Tomato News
February 10th 2002



Sown on November 27th

and now half way to the wires!

The tomato plants are 1.2 meters high now and look as if they have 'taken off' with strong, long leaves stretched out and the tops looking very vigorous. There are two trusses setting and the third in the head.

But for us it is heads down as we sit on the trolleys between the rows and take off the shoots that have sprouted from every node, from the bottom of the plant to the top. This is a once for all activity. It is a slow business, taking twenty minutes for every row of sixty plants. This has taken us 7½ man hours. From now on we only take out the top shoot every week and twist the head round the string - not such an arduous business as 'frisking' the entire plants of unwanted shoots.
As you can see, the flowers are setting fruit. But apart from the occasional day of sunshine the light has been very bad in the past two to three weeks and one wonders if the fruit will swell properly. But these things are beyond our control and are part of the hazards of growing plants for food.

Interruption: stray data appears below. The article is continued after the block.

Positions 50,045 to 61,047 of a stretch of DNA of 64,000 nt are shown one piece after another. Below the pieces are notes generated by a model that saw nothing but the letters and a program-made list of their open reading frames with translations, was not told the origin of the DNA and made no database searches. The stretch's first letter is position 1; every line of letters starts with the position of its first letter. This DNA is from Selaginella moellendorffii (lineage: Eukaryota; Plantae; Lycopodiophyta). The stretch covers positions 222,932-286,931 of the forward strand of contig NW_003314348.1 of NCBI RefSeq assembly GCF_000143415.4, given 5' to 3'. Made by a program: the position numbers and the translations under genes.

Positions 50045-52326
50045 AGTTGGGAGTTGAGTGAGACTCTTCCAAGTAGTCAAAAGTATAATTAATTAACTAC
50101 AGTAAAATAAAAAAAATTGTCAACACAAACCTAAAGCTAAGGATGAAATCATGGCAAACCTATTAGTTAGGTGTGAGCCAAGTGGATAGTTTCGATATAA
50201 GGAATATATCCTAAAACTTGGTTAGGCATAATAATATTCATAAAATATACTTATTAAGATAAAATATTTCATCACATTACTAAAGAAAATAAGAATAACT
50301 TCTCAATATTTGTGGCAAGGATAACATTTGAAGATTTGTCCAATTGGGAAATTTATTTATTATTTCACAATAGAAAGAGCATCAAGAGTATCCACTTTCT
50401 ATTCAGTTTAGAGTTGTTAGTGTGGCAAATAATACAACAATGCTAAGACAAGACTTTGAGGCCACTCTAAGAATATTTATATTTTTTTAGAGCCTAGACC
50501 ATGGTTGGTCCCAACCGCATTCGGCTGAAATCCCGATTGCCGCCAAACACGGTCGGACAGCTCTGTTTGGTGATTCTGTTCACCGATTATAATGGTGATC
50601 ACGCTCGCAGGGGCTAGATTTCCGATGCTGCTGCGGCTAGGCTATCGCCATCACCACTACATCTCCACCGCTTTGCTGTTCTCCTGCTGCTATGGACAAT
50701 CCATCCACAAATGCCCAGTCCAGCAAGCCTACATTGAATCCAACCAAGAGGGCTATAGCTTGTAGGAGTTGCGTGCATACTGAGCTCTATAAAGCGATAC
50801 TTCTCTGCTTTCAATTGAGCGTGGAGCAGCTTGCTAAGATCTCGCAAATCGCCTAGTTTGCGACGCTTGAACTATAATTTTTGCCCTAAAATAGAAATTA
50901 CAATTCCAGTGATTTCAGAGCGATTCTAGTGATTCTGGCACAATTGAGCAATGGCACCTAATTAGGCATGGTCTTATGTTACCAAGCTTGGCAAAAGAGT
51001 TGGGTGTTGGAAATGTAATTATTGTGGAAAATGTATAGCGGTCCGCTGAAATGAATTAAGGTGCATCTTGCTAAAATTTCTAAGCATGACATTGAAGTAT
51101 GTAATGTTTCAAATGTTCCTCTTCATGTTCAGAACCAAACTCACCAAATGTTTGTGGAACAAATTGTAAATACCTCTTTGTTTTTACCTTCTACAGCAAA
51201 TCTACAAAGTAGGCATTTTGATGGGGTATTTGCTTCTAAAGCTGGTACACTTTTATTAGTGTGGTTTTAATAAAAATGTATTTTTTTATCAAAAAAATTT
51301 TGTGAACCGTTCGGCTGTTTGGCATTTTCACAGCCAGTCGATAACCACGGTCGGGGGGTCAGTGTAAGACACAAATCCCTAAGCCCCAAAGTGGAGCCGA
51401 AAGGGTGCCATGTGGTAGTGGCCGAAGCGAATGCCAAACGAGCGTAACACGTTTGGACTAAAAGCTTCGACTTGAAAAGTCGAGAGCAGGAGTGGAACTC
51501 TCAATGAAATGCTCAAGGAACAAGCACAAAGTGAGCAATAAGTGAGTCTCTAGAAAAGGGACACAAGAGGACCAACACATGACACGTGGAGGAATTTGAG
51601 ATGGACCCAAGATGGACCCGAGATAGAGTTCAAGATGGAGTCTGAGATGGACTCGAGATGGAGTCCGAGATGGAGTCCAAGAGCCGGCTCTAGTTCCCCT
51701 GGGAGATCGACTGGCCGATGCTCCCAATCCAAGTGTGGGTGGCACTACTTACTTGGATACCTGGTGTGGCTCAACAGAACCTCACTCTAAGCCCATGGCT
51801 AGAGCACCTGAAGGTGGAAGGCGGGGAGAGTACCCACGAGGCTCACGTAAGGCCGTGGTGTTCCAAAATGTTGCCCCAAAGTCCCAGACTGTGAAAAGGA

The Spring always brings a spirit of hope and new life in many spheres. Not least in the world of farming and horticulture. But recent statements about the Common Agricultural Policy for Europe do not speak of any overt support for those who grow the nation's food in the UK. It is hard for governments to come to terms with the facts of growing food. It is an expensive business today. So the salving of government and EEC conscience seems to be to support imports under the guise of 'cheap food'. The reality is that generally where this 'cheap food' comes from is often on account of the exceedingly low wages paid to the workers of those countries. It is also often overlooked that imported food does not necessarily have the same safeguards in terms of growing standards such as spraying for disease and pests, as is laid down by EEC regulations - and adhered to in the UK. In other words our produce is guaranteed well produced and of prime quality (at least ours is in the monastery!)
Think of us as we get into the cropping procedures in the next two months. First pick is due on March 27th!

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